A Late Night Serenade

True art is about revealing the deepest level of our inner humanity. It cracks open the faults that we try to hide and makes them beautiful. It forces us to see that we are perfect in our imperfections, strikingly beautiful our the darkest moments of truth.

That’s why I love songs about booty calls.

No recording artist would call them songs about booty calls. They’d call them songs about yearning for a lost love. Songs about lust and self-worth. Songs about loneliness, about fate, about simultaneously defying and complying with the fabric of history. But really, we know that the songwriter had a date with tequila one night. The tequila told him or her that through the veil of tears obliterating all focused sight there might come a former loved one who is feeling a little frisky. And by the way, that’s a great idea.

It’s not a great idea. Not at two o’clock in the morning when the pigeons won’t even eat the hot dogs dropped on the ground outside the bars. Not while driving down a major west coast highway and basking in the glory of the beginning of summer. Not while scouring the racks of a department store, or sipping blissfully on a cup of iced coffee. Not even after knicking your ankle shaving or shoveling gravel all day or doing the most obnoxious and tedious task in the world is that a great idea.

In fact, it is such a disasterous idea that it would completely set aflame the great love stories of our culture.

Just imagine if Elizabeth Bennett was like, Oh hey Mr. Wickham, I know that you fooled around with my sister when she was only fifteen and that’s totally against the law in the 21st Century and also polite society will never acknowledge you while shopping the streets of London to buy a hat or some cufflinks or such, but you wanna maybe get coffee some time and catch up?

Romeo had just met Juliet at the ball, and he’d also been taking pulls off of Mercutio’s flask hidden in those really tight pants, and so he was feeling pretty depressed because of the whole families hating each other in an epic feud thing. That’s when he slipped a note to Rosaline asking her if it was cool if he came over to talk, because he just really needed someone who knew him and could understand where he’s at right now in his life. Yikes…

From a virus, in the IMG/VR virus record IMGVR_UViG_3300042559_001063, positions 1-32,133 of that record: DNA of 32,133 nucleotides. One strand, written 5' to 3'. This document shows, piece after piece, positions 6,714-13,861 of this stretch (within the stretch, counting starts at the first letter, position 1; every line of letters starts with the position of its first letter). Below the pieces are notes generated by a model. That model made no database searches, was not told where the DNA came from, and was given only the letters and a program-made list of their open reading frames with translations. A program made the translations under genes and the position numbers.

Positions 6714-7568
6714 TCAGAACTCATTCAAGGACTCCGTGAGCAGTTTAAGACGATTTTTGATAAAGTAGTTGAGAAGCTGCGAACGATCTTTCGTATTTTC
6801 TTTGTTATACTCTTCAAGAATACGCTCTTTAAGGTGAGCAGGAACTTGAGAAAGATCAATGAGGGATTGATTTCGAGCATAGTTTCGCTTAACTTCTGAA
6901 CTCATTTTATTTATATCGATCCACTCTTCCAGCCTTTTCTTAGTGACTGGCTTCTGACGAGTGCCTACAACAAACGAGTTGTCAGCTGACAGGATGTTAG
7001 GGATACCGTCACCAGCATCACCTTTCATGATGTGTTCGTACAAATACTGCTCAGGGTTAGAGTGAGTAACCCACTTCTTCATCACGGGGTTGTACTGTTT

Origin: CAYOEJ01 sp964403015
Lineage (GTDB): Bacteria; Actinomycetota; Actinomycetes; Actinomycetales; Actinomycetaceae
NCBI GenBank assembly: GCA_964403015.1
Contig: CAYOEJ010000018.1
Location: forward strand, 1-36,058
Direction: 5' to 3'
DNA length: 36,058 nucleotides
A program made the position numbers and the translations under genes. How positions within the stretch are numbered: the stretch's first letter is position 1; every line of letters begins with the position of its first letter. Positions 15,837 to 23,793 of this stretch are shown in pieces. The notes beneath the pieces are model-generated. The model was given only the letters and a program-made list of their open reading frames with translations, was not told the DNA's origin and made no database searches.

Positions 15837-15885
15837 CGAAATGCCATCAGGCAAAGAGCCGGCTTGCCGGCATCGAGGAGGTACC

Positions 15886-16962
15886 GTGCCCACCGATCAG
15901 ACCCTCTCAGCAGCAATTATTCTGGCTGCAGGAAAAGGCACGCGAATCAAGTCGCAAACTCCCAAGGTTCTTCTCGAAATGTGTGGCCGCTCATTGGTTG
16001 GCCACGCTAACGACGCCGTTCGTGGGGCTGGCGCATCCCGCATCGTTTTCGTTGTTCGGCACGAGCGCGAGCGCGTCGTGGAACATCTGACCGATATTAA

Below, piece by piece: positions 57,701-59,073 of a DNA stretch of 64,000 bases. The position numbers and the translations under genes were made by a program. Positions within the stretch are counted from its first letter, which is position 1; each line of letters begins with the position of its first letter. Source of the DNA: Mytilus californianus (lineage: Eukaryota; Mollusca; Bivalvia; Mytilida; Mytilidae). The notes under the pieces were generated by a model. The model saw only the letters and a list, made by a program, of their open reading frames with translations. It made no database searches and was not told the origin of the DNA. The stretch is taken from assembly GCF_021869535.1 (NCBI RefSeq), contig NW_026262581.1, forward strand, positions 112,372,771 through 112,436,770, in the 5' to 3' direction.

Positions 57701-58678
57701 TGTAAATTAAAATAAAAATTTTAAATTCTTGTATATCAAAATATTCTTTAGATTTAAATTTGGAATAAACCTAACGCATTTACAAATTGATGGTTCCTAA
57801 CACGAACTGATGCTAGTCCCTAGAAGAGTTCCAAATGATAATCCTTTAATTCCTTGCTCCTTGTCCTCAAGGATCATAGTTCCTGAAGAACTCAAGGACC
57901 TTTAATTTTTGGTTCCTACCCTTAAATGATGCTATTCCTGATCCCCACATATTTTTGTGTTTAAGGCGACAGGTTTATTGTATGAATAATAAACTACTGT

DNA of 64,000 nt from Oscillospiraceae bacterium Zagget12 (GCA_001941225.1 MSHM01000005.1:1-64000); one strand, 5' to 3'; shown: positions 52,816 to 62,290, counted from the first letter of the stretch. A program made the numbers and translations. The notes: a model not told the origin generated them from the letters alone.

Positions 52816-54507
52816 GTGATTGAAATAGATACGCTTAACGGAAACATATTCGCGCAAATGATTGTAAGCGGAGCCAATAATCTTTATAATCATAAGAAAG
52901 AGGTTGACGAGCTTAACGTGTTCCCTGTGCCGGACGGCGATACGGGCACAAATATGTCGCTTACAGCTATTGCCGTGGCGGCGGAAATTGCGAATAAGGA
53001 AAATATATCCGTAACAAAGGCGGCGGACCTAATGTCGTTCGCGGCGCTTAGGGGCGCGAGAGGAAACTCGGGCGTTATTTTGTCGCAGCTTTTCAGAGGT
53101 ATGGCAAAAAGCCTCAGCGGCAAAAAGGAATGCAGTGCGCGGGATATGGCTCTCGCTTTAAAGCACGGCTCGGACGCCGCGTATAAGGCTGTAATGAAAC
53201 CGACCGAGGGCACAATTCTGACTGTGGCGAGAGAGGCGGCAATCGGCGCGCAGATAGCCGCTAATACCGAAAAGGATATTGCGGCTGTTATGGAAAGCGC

Gatsby is the only one whose life wouldn’t be totally ruined by a quick “remember how I used to be important to you?” bit, since he would be the one receiving the note and maybe that whole car-accident-killing-the-mistress scene wouldn’t have occurred. But really, Daisy did do that once she found out who Gatsby was and she was too late; her husband was already loving his life down the road with the other woman. Just goes to show you…

And yet the songs persist. The songs lift up the eternal hope that the past isn’t forgotten. They haunt our every move, as if our memories couldn’t do the task themselves. Just keep the radio turned up nice and loud so that no one can tell if you’re singing along or yelling at yourself. No texting! Put the phone away!


4 thoughts on “A Late Night Serenade

  1. Ha! There is a newish song by Kenny Chesney called “Come Over.” It’s a catchy little ditty about a booty call. That is the entirety of the premise. He was on CMT or some such station talking about the song with some host and said this about the song: “It’s about comfortable sex.” Yeah, it was about 8:30 on a weeknight and my 7 year old was sitting there watching that. NOT OK, KENNY.

      • At the age of 7, children should be learning things via their parents, not TV networks that make the decision to air material such as this during prime time. I take it you don’t have children of your own, Jim.

    • That is the most recent song to spark this love/hate relationship with these songs. There are others, but Kenny’s is one of the best. Plus I just love Kenny in general haha. But I’m with you, it’s not exactly in the “introduction to sex and relationships” category necessary for young ones. Sorry that it sparked more than you had bargained for!

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